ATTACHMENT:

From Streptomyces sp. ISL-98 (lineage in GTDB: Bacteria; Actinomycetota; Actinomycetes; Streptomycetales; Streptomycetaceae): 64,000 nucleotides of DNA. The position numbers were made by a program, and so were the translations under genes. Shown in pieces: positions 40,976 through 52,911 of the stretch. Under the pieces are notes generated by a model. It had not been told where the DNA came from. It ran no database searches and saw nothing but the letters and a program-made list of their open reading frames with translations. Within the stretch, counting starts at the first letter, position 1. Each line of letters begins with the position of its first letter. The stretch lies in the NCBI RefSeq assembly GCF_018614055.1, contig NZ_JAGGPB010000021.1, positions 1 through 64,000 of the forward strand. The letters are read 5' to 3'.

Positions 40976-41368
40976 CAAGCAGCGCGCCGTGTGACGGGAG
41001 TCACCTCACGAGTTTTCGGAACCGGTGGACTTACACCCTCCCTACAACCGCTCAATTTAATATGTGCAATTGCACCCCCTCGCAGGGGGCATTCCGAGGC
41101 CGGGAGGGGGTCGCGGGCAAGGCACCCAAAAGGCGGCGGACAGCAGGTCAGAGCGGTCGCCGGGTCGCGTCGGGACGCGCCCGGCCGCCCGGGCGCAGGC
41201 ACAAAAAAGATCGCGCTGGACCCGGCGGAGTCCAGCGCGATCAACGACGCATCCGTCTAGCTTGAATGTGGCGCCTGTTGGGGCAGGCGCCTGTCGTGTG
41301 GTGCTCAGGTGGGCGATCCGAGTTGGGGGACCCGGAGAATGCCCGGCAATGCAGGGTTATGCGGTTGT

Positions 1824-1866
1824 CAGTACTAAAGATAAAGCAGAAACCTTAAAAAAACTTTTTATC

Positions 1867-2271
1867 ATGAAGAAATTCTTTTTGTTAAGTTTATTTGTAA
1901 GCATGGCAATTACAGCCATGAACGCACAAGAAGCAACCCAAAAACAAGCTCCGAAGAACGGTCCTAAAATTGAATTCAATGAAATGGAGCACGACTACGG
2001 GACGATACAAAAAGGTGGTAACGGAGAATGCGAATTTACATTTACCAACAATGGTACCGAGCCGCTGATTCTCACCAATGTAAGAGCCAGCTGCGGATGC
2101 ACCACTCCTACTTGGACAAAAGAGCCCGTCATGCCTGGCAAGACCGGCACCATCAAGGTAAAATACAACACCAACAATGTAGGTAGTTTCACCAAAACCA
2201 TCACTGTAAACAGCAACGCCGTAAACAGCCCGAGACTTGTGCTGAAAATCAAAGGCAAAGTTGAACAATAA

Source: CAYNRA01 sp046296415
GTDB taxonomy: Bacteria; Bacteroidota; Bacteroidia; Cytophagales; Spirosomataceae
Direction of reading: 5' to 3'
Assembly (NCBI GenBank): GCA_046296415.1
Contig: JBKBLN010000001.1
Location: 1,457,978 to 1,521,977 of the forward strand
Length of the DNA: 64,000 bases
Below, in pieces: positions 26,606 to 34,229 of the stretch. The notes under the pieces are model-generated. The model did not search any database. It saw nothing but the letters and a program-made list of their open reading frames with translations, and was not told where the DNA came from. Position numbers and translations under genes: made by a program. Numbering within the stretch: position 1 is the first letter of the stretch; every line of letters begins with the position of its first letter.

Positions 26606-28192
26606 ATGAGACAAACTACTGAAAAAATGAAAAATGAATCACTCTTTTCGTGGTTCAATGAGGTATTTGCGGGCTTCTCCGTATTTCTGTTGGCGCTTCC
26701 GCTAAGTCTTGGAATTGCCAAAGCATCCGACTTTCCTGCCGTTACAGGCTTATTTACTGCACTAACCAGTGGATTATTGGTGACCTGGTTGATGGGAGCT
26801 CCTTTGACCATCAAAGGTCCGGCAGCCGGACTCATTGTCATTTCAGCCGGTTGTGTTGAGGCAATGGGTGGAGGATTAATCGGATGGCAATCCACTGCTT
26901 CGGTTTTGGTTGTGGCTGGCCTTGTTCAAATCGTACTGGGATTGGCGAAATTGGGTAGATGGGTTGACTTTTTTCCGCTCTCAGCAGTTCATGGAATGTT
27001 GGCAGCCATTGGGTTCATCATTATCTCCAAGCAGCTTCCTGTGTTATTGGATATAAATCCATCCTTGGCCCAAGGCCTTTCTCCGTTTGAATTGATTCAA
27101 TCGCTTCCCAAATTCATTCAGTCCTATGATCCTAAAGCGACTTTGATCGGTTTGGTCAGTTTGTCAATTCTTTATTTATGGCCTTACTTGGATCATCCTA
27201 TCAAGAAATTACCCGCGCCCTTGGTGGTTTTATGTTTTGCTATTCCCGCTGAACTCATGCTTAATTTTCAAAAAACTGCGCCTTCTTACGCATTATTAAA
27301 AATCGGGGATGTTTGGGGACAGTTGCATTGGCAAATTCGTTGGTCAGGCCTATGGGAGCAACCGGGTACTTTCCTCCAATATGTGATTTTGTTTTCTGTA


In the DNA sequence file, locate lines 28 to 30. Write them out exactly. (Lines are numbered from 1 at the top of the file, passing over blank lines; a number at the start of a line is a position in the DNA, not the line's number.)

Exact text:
26901 CGGTTTTGGTTGTGGCTGGCCTTGTTCAAATCGTACTGGGATTGGCGAAATTGGGTAGATGGGTTGACTTTTTTCCGCTCTCAGCAGTTCATGGAATGTT
27001 GGCAGCCATTGGGTTCATCATTATCTCCAAGCAGCTTCCTGTGTTATTGGATATAAATCCATCCTTGGCCCAAGGCCTTTCTCCGTTTGAATTGATTCAA
27101 TCGCTTCCCAAATTCATTCAGTCCTATGATCCTAAAGCGACTTTGATCGGTTTGGTCAGTTTGTCAATTCTTTATTTATGGCCTTACTTGGATCATCCTA